Lark sparrows are not endangered or threatened, although they are vulnerable to forested areas being cleared to make room for farmland. They have been extirpated from the state of Michigan. (Byers et. al. 1995; Rising 1996)
Dwight Jones (author), Fresno City College, Carl Johansson (editor), Fresno City College.
living in the Nearctic biogeographic province, the northern part of the New World. This includes Greenland, the Canadian Arctic islands, and all of the North American as far south as the highlands of central Mexico.
uses sound to communicate
having body symmetry such that the animal can be divided in one plane into two mirror-image halves. Animals with bilateral symmetry have dorsal and ventral sides, as well as anterior and posterior ends. Synapomorphy of the Bilateria.
Found in coastal areas between 30 and 40 degrees latitude, in areas with a Mediterranean climate. Vegetation is dominated by stands of dense, spiny shrubs with tough (hard or waxy) evergreen leaves. May be maintained by periodic fire. In South America it includes the scrub ecotone between forest and paramo.
uses smells or other chemicals to communicate
animals that use metabolically generated heat to regulate body temperature independently of ambient temperature. Endothermy is a synapomorphy of the Mammalia, although it may have arisen in a (now extinct) synapsid ancestor; the fossil record does not distinguish these possibilities. Convergent in birds.
offspring are produced in more than one group (litters, clutches, etc.) and across multiple seasons (or other periods hospitable to reproduction). Iteroparous animals must, by definition, survive over multiple seasons (or periodic condition changes).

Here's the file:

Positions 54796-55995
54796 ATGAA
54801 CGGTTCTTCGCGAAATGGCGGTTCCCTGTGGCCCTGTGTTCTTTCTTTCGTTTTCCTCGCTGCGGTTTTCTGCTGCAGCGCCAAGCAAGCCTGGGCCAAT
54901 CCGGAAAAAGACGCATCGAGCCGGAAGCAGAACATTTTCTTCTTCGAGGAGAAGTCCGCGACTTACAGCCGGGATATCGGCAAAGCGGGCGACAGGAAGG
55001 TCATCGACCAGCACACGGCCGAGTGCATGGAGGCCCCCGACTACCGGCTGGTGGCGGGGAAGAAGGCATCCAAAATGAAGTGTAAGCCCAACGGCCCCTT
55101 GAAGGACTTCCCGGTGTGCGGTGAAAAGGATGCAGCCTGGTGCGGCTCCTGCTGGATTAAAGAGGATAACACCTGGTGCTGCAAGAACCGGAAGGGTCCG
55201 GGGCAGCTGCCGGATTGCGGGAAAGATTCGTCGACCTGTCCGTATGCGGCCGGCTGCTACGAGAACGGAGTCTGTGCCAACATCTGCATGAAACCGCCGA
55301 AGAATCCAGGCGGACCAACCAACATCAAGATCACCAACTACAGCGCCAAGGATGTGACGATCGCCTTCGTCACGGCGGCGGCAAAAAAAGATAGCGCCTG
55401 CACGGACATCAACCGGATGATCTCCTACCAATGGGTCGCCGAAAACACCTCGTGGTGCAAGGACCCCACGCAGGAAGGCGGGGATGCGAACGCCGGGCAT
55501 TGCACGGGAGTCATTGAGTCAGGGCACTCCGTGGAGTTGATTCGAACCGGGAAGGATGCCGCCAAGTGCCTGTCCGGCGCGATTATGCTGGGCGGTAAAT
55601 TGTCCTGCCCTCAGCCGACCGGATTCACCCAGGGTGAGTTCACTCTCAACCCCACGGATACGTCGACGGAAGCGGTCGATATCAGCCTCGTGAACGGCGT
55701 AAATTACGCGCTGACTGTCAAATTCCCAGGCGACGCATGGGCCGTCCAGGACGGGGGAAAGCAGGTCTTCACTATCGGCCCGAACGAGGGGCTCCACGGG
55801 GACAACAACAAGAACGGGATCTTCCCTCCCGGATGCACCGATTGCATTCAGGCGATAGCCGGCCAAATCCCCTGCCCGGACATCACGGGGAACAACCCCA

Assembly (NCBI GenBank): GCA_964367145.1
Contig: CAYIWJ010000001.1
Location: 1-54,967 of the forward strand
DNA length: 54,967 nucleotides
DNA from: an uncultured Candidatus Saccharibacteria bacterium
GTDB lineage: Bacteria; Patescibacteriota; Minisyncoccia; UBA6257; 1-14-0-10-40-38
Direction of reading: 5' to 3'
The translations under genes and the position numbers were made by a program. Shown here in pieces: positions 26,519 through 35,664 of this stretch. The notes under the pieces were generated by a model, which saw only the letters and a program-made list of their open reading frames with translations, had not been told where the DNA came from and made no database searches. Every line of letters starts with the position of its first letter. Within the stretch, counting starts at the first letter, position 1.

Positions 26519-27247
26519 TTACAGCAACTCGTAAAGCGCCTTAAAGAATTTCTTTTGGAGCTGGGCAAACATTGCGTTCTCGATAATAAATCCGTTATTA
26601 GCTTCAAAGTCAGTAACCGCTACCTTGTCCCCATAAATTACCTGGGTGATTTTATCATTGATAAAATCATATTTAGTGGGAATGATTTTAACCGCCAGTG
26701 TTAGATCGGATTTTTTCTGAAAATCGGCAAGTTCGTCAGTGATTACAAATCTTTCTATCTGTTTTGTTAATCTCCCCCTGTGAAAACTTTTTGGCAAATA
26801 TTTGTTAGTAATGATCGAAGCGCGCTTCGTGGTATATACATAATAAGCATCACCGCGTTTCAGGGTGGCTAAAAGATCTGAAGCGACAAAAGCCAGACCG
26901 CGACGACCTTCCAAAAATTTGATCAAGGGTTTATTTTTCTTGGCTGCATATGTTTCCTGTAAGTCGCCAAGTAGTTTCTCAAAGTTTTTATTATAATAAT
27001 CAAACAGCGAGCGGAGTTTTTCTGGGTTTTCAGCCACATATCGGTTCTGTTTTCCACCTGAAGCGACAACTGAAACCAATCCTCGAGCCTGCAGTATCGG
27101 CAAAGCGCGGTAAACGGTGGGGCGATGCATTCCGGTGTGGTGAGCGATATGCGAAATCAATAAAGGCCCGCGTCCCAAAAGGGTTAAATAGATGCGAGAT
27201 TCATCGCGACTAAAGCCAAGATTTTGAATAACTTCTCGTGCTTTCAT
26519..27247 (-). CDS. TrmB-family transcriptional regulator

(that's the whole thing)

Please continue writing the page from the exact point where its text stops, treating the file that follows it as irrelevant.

having the capacity to move from one place to another.
the area in which the animal is naturally found, the region in which it is endemic.
reproduction in which eggs are released by the female; development of offspring occurs outside the mother's body.
reproduction that includes combining the genetic contribution of two individuals, a male and a female
uses touch to communicate
A terrestrial biome. Savannas are grasslands with scattered individual trees that do not form a closed canopy. Extensive savannas are found in parts of subtropical and tropical Africa and South America, and in Australia.
A grassland with scattered trees or scattered clumps of trees, a type of community intermediate between grassland and forest. See also Tropical savanna and grassland biome.
A terrestrial biome found in temperate latitudes (>23.5° N or S latitude). Vegetation is made up mostly of grasses, the height and species diversity of which depend largely on the amount of moisture available. Fire and grazing are important in the long-term maintenance of grasslands.
uses sight to communicate
Byers, C., J. Curson, U. Olsson. 1995. Sparrows and Buntings. Boston: Houghton Mifflin.
Ehrlich, P., D. Dobkin, D. Wheye. 1988. The Birder's Handbook. New York: Simon & Schuster, Inc..
Gough,, G., J. Sauer, M. Iliff. 1998. "Lark sparrow" (On-line). Accessed July, 2000 at http://www.mbr-pwrc.usgs.gov/id/framlst/i5520id.html.
Rising, J. 1996. A Guide to the Identification and Natural History of The Sparrows of the United States and Canada. San Diego: Academic Press.